Normally Red Mountain would be ignored since it's so far away but here on the flank of Mt. Judah, with such a great view, it ought to be mentioned. The two pictures here show Red Mountain at the point of the arrows. The older picture is an Alfred A. Hart (#191) called "Summit Valley."

Red Mountain is a special place. It has a gorgeous view of everything around which is why the railroad built a lookout up there. Lookouts kept an eye on the 40 miles of snowsheds the CPRR had. The sheds were like tinder boxes. The wood baked in the summer sun and dried. Sparks from locomotives set fires destroying, sometimes, miles of sheds. When a fire was seen, the fire watchers used the first telephone in Californai to call Cisco Grove. Cisco would then telegraph the fire trains, always kept with full heads of steam, to go attend to the fire.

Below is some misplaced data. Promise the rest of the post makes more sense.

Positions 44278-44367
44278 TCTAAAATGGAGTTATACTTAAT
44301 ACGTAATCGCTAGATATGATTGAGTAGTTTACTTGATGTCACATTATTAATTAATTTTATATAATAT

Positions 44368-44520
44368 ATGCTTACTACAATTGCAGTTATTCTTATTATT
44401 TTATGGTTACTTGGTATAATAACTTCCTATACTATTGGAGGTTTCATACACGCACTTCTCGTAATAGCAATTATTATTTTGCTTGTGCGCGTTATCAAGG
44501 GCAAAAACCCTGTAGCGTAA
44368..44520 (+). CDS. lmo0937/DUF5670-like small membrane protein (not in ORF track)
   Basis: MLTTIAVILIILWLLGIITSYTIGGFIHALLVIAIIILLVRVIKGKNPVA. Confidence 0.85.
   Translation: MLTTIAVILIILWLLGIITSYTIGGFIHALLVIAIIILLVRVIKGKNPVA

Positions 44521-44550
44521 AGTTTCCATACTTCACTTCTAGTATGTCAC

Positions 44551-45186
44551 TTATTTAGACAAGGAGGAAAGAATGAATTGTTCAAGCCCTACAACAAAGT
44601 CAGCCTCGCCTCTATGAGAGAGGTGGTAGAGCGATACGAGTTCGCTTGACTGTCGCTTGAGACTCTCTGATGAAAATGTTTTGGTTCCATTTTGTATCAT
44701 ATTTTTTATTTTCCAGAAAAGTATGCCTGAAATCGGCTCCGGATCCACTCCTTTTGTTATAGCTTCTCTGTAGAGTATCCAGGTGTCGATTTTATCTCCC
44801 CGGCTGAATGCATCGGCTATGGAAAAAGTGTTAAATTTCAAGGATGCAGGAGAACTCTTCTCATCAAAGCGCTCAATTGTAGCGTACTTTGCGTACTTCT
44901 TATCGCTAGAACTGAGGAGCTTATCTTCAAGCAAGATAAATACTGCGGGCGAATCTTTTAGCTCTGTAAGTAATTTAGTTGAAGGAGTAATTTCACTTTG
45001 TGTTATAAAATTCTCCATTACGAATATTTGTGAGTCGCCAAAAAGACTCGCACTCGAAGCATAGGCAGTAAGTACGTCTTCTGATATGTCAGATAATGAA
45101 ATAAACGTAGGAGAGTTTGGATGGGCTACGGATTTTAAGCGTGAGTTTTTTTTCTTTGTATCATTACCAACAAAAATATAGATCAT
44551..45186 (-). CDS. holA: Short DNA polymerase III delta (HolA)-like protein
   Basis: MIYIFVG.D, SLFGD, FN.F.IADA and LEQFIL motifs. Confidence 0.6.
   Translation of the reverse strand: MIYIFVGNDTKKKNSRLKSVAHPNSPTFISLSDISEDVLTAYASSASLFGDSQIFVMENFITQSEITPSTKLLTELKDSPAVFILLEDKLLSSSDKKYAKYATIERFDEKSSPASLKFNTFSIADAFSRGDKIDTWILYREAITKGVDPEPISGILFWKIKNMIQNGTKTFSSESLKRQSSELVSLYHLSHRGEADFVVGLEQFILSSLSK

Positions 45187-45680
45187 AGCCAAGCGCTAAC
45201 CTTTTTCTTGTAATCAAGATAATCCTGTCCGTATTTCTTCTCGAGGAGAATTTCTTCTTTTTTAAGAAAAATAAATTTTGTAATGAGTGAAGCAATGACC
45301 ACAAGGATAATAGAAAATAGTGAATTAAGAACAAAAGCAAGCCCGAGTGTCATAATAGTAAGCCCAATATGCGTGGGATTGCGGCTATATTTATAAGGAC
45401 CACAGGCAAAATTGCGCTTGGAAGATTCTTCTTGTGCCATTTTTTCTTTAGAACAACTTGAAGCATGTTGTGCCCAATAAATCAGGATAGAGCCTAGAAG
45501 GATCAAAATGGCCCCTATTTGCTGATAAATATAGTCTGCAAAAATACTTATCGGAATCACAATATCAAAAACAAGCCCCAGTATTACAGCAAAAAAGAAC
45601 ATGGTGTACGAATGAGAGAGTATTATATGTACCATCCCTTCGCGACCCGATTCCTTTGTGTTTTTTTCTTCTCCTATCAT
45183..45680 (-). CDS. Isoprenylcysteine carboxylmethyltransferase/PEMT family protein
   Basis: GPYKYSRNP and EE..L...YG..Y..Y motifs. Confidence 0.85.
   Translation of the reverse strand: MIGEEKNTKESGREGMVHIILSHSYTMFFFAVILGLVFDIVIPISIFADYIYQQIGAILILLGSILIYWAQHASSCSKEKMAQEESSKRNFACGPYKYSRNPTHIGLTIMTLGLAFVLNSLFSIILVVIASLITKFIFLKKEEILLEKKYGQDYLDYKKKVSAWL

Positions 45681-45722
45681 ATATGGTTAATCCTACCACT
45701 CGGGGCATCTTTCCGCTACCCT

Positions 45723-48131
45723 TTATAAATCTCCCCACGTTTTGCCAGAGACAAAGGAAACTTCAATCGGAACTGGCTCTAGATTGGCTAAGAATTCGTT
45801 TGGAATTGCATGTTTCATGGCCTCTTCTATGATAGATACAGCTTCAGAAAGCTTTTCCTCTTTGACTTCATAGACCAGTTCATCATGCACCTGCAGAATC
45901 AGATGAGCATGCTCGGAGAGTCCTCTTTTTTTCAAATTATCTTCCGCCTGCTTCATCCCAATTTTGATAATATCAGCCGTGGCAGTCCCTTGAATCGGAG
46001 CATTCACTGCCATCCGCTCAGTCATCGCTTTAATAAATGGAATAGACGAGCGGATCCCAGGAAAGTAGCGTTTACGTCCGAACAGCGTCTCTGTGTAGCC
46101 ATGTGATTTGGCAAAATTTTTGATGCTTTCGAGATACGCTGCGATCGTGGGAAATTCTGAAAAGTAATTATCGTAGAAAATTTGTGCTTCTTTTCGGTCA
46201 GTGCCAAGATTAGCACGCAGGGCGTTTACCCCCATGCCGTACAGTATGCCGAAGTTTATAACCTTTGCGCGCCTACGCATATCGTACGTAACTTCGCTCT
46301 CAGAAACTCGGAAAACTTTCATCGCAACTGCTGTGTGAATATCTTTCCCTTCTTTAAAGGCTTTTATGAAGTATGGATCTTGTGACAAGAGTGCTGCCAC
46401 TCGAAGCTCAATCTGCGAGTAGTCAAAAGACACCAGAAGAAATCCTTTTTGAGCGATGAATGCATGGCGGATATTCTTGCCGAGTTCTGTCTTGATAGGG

Red Mountain is not just interesting for the history, the view and the strenuous hike. Once you are up on Red Mountain you will note that the rock is very different from any other rock in the neighborhood. 65 million years ago Red Mountain was an island in the Pacific. Plate tectonics has been moving the Pacific Plate into the North American Plate. The Pacific Plate is going under the North American Plate but not everything went underneath. The North American Plate scraped Red Montain off and it rode on top to sit among all the granite peaks of the Sierra.

Today it's a great hike from either side but it's rugged. From the west you follow an old stage road that went to Meadow Lake. The trail from the east was built before they invented switchbacks. For information to do your hike, go to our "Brochures" page and open up "Historic Hikes of Donner Summit." The brochure is also available at the Donner Summit Historical Society or the Summit Restaurant.